Getting Your GuitarAlso keep in mind that your new guitar is probably going to be only part of your purchase. You’regoing to want to get a case. Cases are often, but not always, included in the price of a guitar, somake certain before you buy your instrument whether or not a case comes with it.Just as people choose to play the guitar for many reasons, there are all sorts of guitars to choosefrom. If you think there’s only one “right” guitar for you, you might miss out on many that willmake beautiful music with you.Whether you play sitting or standing, it’s good to have a guitar strap if you’re going with anacoustic or electric guitar. And it certainly doesn’t hurt to have picks (and extra picks) as well as aspare set of strings when you’re just starting out.You want a guitar to fit you like a shoe does (or should!). Many people assume that they can justsit down and play any guitar, but beginners have to take a lot of things into account. The first iscomfort. You may never have played a guitar before. You may never have held a guitar before. Butyou certainly know what it’s like to be uncomfortable—and you really want to play attention to thatwhen you’re trying out guitars.If you buy an electric guitar, you’re going to need an amplifier. Electric guitars (and acousticelectric guitars) also need a cable (often called a “cord” or a “lead”) to connect the guitar to theamplifier.This is even more important if you’re planning to buy a guitar online. If you’ve never tried to evenhold a guitar before, you could end up ordering something that you cannot play, and instead oflooking at other guitars you might just give up the instrument. You owe it to yourself to get yourhands on as many different types of guitars as you can, just to see what works for you in terms ofthe instrument’s size and shape.Make sure you can both stand and sit comfortably with the guitar. Can you easilyreach the frets of the neck with the fingertips of your left hand? Is the necksmooth, or can you feel sharp edges of the frets as you slide your hand along?While sitting, can you strum and pick the strings with your righthand without making your right arm uncomfortable?If at all possible, bring a friend who plays guitaralong with you when you shop. Initially, you want to tryout whichever instruments strike your fancy. If you areable to pare down your choices to a handful, thenhave your friend play each one while you listen.Don’t even look at the guitar while it’s beingplayed; just listen to what it sounds like. Becausethis is what you’re going to sound like.And make sure your friend (or the storesalesperson if you’re on your own) plays the sort ofthing you’ll be playing as a beginner—simple strummedchords for a start. If your friend plays something veryfancy, you’ll focus on the fancy playing and won’t evennotice the different sounds and tonal qualities eachguitar has.6Part 1: Getting Your GearA tuner is essential and will last you a lifetime if you treat it well, although you will need to replacethe batteries from time to time. And a guitar stand is certainly worth thinking about adding to thelist, as are both a music stand and a metronome. If you’ve decided on a classical guitar, check out afootstool so you can play even more comfortably.Most people play guitar right-handed—even many lefties, such as Paul Simon, David Byrne, andMark Knopfler. If you’re left-handed and undecided on which way to play, give yourself a simpletest: without thinking about it, pick up a broom or a yardstick and pretend to play. Even playing “airguitar” will work. Take note of which hand is doing the strumming. Chances are likely it will beyour left, and if so you’ll want to seriously consider getting a left-handed guitar. Rhythm is essentialto playing, and most guitarists prefer to leave that important job to their dominant hand.If you buy your guitar at a store, besure to have it set-up before it leavesthe shop. A set-up for a guitar is a bitlike a tune-up for a car. The guitar techwill check your instrument’s actionand intonation, as well as make surethere are no fretting problems. Oftenyou’ll get a cleaning and a fresh set ofstrings as well (although they may askyou to pay for the strings). Ask if yourstore includes a set-up as part of thecost when buying a new instrument, asmany do.Assess if you play left-handed or right-handed by noting which handinstinctively strums the guitar.Getting Your Guitar7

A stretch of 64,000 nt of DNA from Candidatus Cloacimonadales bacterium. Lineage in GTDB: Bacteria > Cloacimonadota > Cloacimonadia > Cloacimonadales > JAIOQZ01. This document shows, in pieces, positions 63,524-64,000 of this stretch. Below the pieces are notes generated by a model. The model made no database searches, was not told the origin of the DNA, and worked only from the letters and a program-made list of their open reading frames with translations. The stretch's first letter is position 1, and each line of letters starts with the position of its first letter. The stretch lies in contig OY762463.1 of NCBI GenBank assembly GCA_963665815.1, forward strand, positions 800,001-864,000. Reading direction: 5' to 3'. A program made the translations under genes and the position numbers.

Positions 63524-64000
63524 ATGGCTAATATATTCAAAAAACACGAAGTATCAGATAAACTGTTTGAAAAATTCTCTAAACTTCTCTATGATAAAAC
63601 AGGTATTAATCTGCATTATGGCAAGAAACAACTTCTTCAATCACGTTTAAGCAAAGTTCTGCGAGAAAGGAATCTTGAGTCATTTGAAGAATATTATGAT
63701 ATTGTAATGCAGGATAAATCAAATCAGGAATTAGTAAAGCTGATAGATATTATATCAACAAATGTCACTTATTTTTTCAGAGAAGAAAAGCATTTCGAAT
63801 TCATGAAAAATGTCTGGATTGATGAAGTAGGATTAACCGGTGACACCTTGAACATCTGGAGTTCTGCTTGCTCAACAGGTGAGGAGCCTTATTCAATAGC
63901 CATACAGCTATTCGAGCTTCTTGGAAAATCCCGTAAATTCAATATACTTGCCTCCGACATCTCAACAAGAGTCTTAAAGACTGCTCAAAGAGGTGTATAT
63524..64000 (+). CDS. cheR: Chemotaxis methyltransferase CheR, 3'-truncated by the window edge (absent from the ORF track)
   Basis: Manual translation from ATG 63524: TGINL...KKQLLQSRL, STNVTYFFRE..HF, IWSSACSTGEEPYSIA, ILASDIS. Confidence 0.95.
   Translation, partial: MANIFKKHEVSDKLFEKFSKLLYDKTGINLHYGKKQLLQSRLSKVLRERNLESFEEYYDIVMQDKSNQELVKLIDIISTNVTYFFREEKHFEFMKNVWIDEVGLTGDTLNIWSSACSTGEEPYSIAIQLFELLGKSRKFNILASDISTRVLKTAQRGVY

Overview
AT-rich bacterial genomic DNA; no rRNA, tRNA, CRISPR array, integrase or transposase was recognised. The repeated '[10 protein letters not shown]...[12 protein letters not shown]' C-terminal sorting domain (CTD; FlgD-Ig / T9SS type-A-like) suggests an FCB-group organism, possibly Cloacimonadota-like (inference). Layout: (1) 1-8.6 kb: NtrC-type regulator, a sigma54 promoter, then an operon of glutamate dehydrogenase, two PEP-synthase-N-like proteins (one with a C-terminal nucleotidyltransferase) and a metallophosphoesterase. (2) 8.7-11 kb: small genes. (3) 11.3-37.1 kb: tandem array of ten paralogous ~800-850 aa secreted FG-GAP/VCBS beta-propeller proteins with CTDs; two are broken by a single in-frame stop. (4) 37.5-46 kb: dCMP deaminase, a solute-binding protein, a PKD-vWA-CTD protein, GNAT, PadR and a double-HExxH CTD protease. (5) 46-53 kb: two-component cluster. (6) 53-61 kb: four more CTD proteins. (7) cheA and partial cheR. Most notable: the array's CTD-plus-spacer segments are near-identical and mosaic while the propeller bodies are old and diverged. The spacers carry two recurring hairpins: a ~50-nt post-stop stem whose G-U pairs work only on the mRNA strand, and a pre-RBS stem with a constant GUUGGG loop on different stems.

Classical GuitarsGuitar WoodsClassical guitars are the grand patriarch of the guitar family, direct descendants of the first six-stringguitars that began to appear at the very end of the 1700s. Generally, they are slightly smaller than typical acoustic guitars (particularly th

Learning to play the guitar is not hard. The basics of playing are the same no matter what type of guitar you have or what type of music you want to play. You don't even have to be able to read music. Idiot's Guide: Playing Guitar is designed to get you started playing guitar right away, even if you've never even held a guitar before.